This was shared widely with the entire division at team meetings and individual group meetings. Managers use the job families to have conversations with staff about their career aspirations and use their protected 5% time to build the skills for their current and immediate next jobs (they own their long-term career).

So how are technical and soft skills developed? And what exactly are soft skills?

“It’s an interesting question related to soft skills and our management team is talking about that right now,” Kenagy said. “We did bring in Ouellette and Associates to provide a mandatory half-day seminar on customer service for every single role in IS and informatics. It was really effective and well received. That’s just one component.”

Explaining soft skills

One of the tech managers recently boiled down this issue well, he added. Talking about Legacy’s “Kudos” system where anyone can “badge” a coworker for exceptional work online, he said every one he receives for his team describes their empathy, concern, accountability, follow-through and professionalism.

“It wasn’t about their fantastic wireless access point troubleshooting ability,” Kenagy reported. “In a group discussion on the topic, our managers said in fact that they hire for the soft skills – it’s a differentiator. In our ideal situation, we are hiring outside talent for more entry-level positions, so basic technology domain skills are ideal.”

Orientation and development is a work in progress and Legacy Health has built formalized programs to learn how to be an analyst or engineer in the IT division. IT has a mix of presentations and shadowing opportunities. Team leads and senior-level staff help training and orient staff. To reach higher positions, certification is needed and that confirms technical knowledge.

“Promotion does come to those with both the hard skills but also how to interact with users, diffuse a hard situation, ‘interview’ users to elicit the real problem or real need, collaborate with others inside and outside IS,” he added.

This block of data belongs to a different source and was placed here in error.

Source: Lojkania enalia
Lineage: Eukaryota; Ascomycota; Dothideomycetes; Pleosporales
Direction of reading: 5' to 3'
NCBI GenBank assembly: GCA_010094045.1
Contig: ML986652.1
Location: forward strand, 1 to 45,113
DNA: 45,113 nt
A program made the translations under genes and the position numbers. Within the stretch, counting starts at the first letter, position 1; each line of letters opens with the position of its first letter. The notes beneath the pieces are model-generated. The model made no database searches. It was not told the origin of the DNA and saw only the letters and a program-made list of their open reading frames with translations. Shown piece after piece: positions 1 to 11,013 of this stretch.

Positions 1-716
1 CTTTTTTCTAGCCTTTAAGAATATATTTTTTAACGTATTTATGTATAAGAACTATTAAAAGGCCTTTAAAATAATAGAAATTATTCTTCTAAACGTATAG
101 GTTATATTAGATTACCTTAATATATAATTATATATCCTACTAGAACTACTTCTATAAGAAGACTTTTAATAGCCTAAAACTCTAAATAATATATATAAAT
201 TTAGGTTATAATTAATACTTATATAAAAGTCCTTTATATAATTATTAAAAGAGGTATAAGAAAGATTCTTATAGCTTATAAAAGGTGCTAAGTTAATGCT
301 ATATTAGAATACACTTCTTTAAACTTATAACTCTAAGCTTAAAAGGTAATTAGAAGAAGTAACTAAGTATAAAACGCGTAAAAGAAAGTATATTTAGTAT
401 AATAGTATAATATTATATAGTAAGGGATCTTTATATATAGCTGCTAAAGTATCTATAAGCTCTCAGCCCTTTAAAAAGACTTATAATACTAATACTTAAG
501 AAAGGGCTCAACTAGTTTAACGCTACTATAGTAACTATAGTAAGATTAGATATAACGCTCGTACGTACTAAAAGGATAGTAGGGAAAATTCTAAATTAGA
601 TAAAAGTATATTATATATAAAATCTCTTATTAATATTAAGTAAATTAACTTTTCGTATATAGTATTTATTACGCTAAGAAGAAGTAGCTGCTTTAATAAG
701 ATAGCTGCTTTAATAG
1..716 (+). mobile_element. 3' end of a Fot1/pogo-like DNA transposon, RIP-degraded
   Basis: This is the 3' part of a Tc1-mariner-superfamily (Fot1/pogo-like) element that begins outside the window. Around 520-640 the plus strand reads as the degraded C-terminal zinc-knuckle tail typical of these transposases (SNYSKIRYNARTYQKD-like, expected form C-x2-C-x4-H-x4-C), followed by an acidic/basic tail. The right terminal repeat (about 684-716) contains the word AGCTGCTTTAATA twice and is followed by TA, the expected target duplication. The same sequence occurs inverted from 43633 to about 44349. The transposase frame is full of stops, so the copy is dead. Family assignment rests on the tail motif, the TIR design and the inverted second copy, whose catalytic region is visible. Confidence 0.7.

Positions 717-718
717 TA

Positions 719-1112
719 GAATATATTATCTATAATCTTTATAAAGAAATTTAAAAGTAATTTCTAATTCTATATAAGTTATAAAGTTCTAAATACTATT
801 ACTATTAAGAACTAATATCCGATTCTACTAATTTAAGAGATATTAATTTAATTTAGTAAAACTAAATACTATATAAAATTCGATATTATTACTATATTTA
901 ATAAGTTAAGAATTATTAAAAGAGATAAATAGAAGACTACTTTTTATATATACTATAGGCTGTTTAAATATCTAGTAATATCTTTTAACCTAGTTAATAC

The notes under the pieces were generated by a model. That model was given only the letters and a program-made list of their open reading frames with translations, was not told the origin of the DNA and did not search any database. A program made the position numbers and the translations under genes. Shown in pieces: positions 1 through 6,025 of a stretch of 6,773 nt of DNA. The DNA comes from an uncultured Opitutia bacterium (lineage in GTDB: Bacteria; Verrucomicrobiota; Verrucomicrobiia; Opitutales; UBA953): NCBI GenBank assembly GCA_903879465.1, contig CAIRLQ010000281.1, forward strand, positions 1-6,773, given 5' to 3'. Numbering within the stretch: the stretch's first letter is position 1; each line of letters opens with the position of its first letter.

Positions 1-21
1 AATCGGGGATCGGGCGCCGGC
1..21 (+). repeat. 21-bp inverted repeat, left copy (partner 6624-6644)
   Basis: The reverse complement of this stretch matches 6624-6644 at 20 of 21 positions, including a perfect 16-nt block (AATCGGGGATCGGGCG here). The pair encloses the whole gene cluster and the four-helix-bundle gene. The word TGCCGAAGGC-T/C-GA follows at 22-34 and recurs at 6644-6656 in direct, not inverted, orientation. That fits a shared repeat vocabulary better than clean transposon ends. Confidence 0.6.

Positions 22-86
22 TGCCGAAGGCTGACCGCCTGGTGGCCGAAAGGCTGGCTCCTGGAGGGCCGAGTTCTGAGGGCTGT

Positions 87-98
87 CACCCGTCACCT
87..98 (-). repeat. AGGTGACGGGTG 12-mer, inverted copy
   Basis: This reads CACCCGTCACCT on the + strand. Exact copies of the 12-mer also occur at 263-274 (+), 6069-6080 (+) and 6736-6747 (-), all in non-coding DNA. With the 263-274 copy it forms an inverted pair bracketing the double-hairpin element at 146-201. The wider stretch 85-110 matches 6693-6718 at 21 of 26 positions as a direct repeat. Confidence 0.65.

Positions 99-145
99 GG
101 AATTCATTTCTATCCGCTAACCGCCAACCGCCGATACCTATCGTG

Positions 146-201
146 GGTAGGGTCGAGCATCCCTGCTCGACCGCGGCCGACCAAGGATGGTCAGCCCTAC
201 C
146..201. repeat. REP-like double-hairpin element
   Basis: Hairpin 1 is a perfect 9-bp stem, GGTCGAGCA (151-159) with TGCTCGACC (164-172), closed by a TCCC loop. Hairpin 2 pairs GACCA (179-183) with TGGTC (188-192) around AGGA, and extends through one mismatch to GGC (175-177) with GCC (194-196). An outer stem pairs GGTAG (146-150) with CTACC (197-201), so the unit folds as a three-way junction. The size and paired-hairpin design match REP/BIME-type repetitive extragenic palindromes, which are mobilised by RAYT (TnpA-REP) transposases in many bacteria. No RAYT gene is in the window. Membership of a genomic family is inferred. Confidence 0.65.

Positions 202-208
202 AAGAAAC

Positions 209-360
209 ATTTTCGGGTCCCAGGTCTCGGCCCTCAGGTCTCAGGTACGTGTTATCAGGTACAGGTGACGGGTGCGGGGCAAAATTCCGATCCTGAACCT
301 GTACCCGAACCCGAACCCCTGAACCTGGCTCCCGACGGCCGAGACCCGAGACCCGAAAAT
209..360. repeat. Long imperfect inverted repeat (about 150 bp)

Moving on up

In the end, Legacy Health is attempting to make it easier for an entry level employee to become a principle engineer/senior analyst while having all the skills they need.

“Here’s generally how it would go,” Kenagy explained. “An entry level employee joins our organization in the Service Desk, Desktop Support, Application Production Team, or Production Engineering Team. These four teams are classic entry points for people and where many ‘level 1’ positions live. An enterprising Service Desk or Desktop Support person can make the leap to an Applications or Engineering team, often at the ‘level 1’ but a high pay for higher complexity work.”

In those paths, going from a 1 to a 2 (mostly a 15% pay increase) is pretty much a time-in-role promotion. The 2 levels are more independent and work on repeatable, standardized work. They surely can get exposure to major incidents (all hands on deck but rare) or projects, which spreads their knowledge and experience.

“From a 2 to a 3 is a competitive process; we do not ‘tap on the shoulder,’“ he said. “There are fewer 3 slots generally than 2s. When a 3 or 4 level role leaves, we strive to recruit to that level from within and then open a 1 or 2. Level 4, Principal or Architect does require certification but an internal promotion to these levels is offered the funds by Legacy to pursue it but must commit to a stay-or-repay contract and complete the certification within one year.”

Kenagy has been happy with the results of the career progression mapping program. Formal measures are coming.

“We are just starting to discuss formal measurement with employee engagement scores, including a career question, and getting data on our performance on internal promotion,” he concluded. “Anecdotally, it is working. Our major restructuring with the new job descriptions and job families is now about 15 months old. But having data will really inform our current and goal state.”

Twitter: @SiwickiHealthIT
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Focus on Workforce Development